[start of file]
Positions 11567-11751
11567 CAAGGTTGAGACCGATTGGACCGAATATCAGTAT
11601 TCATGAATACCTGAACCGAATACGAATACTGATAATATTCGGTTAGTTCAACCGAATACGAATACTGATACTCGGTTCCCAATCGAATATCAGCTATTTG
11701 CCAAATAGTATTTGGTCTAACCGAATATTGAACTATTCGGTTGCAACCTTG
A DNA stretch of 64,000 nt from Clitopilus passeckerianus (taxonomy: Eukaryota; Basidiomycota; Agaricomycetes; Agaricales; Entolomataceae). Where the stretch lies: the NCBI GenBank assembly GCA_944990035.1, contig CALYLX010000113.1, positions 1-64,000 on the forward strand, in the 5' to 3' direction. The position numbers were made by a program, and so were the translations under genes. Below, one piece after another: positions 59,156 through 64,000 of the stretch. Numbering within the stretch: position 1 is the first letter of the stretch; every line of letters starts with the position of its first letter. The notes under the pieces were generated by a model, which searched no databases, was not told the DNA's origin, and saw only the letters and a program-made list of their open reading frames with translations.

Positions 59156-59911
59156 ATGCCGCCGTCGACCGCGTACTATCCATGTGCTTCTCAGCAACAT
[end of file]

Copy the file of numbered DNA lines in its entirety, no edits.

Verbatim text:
Positions 11567-11751
11567 CAAGGTTGAGACCGATTGGACCGAATATCAGTAT
11601 TCATGAATACCTGAACCGAATACGAATACTGATAATATTCGGTTAGTTCAACCGAATACGAATACTGATACTCGGTTCCCAATCGAATATCAGCTATTTG
11701 CCAAATAGTATTTGGTCTAACCGAATATTGAACTATTCGGTTGCAACCTTG
A DNA stretch of 64,000 nt from Clitopilus passeckerianus (taxonomy: Eukaryota; Basidiomycota; Agaricomycetes; Agaricales; Entolomataceae). Where the stretch lies: the NCBI GenBank assembly GCA_944990035.1, contig CALYLX010000113.1, positions 1-64,000 on the forward strand, in the 5' to 3' direction. The position numbers were made by a program, and so were the translations under genes. Below, one piece after another: positions 59,156 through 64,000 of the stretch. Numbering within the stretch: position 1 is the first letter of the stretch; every line of letters starts with the position of its first letter. The notes under the pieces were generated by a model, which searched no databases, was not told the DNA's origin, and saw only the letters and a program-made list of their open reading frames with translations.

Positions 59156-59911
59156 ATGCCGCCGTCGACCGCGTACTATCCATGTGCTTCTCAGCAACAT